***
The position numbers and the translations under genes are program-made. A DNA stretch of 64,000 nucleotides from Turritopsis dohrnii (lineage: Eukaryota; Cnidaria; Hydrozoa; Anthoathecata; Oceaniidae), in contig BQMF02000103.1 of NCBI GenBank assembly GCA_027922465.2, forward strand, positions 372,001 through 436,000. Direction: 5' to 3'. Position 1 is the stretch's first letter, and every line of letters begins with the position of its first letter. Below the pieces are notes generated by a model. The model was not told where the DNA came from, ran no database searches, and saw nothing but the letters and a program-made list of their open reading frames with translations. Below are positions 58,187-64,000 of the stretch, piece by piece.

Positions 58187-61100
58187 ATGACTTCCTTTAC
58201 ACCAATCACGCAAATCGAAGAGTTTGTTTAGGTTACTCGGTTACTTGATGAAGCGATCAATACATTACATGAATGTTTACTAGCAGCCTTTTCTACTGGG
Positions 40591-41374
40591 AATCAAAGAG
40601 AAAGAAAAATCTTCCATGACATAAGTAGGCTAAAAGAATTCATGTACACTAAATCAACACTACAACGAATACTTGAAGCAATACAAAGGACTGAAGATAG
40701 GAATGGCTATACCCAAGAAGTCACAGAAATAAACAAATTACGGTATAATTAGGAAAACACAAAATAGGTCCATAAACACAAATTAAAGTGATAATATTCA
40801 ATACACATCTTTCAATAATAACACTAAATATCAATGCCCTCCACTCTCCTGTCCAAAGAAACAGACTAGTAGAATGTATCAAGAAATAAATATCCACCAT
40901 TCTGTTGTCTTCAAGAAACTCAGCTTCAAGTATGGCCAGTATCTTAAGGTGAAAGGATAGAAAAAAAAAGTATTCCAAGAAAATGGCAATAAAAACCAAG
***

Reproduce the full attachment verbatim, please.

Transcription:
The position numbers and the translations under genes are program-made. A DNA stretch of 64,000 nucleotides from Turritopsis dohrnii (lineage: Eukaryota; Cnidaria; Hydrozoa; Anthoathecata; Oceaniidae), in contig BQMF02000103.1 of NCBI GenBank assembly GCA_027922465.2, forward strand, positions 372,001 through 436,000. Direction: 5' to 3'. Position 1 is the stretch's first letter, and every line of letters begins with the position of its first letter. Below the pieces are notes generated by a model. The model was not told where the DNA came from, ran no database searches, and saw nothing but the letters and a program-made list of their open reading frames with translations. Below are positions 58,187-64,000 of the stretch, piece by piece.

Positions 58187-61100
58187 ATGACTTCCTTTAC
58201 ACCAATCACGCAAATCGAAGAGTTTGTTTAGGTTACTCGGTTACTTGATGAAGCGATCAATACATTACATGAATGTTTACTAGCAGCCTTTTCTACTGGG
Positions 40591-41374
40591 AATCAAAGAG
40601 AAAGAAAAATCTTCCATGACATAAGTAGGCTAAAAGAATTCATGTACACTAAATCAACACTACAACGAATACTTGAAGCAATACAAAGGACTGAAGATAG
40701 GAATGGCTATACCCAAGAAGTCACAGAAATAAACAAATTACGGTATAATTAGGAAAACACAAAATAGGTCCATAAACACAAATTAAAGTGATAATATTCA
40801 ATACACATCTTTCAATAATAACACTAAATATCAATGCCCTCCACTCTCCTGTCCAAAGAAACAGACTAGTAGAATGTATCAAGAAATAAATATCCACCAT
40901 TCTGTTGTCTTCAAGAAACTCAGCTTCAAGTATGGCCAGTATCTTAAGGTGAAAGGATAGAAAAAAAAAGTATTCCAAGAAAATGGCAATAAAAACCAAG